Editor's note: This story is part of Southwest Michigan Second Wave's On the Ground Battle Creek series.
A camera that she received as a young girl from her grandmother put Christina Ne’Cole Smith on a path she never thought she’d follow professionally.
“As a kid, I remember my grandma bought me a little camera. I was the oldest of six siblings and I always remember snapping photos,” says Smith, owner of Memories with Christina Ne’Cole
located at 2 West Michigan Avenue, and a Credit Evaluator in Western Michigan University’s Admissions Office. “I’ve always enjoyed taking photos. One day I decided I wanted to turn this into a business. Once people started seeing my work out there everybody started to request photos.”
Mae Jemison-African American Astronaut (Kashmir Williams)
Although she offers a broad range of photography through her business, including weddings and portraits, one of her more recent projects involved capturing images of children dressed as African American historical figures during Black History Month in February. Rosa Parks, Martin Luther King, Jr., NASA's Katherine Johnson
, and President Barak Obama were among those that children from cities including Detroit, Lansing, and Kalamazoo chose to represent.
Smith says some of the close to 20 children photographed were selected at random through her Facebook friends and at least one co-worker. In addition to displaying the photos on various social media platforms, she also created a “Who Am I” trivia game where people were asked to guess which historical figure they were representing based on certain facts that she posted.
Christina Ne’Cole Smith offers a broad range of photography through her business.
The project was free of charge to the children and their families because Smith says she likes to give back when she can.
“It was just having a fun experience. The kids really enjoyed themselves and it’s something they can look back on. I wanted to build awareness for the children and myself,” Smith says. “I wanted to have some people who were well-known, but I had a couple of kids who chose to dress as more hidden figures like Ruby Bridges
and Mary Smith, the first African American woman who was a cheerleader for the Dallas Cowboys.”
Katherine Johnson-Mathematician (Kamri Canales)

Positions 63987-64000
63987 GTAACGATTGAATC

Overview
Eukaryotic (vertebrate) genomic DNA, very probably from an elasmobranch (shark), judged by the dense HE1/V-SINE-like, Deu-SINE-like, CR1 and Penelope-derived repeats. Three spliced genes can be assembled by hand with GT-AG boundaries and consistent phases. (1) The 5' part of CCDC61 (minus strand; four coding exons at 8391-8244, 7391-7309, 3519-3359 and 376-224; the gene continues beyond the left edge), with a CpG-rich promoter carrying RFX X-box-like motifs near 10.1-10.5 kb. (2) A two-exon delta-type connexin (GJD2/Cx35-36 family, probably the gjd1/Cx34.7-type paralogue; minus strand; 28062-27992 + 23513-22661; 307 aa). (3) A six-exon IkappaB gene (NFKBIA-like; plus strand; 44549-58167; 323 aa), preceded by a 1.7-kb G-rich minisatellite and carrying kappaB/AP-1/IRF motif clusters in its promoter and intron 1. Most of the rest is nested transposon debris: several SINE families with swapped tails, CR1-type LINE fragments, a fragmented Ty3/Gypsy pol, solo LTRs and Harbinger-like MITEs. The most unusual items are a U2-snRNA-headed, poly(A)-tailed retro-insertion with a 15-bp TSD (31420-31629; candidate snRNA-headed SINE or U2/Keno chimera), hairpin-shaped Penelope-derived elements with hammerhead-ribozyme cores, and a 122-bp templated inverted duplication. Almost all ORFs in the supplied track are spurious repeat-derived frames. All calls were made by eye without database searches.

The Black History Month project was followed up with a “Who Do I Want to be When I Grow Up” collection of photos featuring children portraying who they want to be when they grow up, Smith says. For next year’s Black History Month, she says she would like to do a variation on the movie “Hidden Figures”
Smith never had any formal training or classes in photography. She learned, instead, from a gentleman who took photographs at Macedonia Missionary Baptist Church where she worships
“It was trial and error and I learned to adapt and kind of go from there,” she says.
Garrett Morgan-Traffic Light (Kahree Bates)
Around this time she says she noticed that there were very few female photographers and even fewer African American female photographers.
“I think for me, this gives me more motivation to strive because we would like to see more of us out there and more people who look like us as photographers,” Smith says.
Despite, not having formal training or mentors who could guide her, Smith established herself in 2013 as a professional photographer sharing a studio with two people before graduating to her own studio a couple of years later.
Malcolm X (Avion Lee)
She says she has made a point to mentor people who are interested in becoming photographers, but that it’s “more of an informal thing with several people reaching out to her to ask questions.”
“The main thing is that I always want to inspire others,” she says. “I want people to know they can do this. As a child with a camera, I never imagined that I would go this far.”
Mary Smith-African American Cheerleader (Cailee Bess)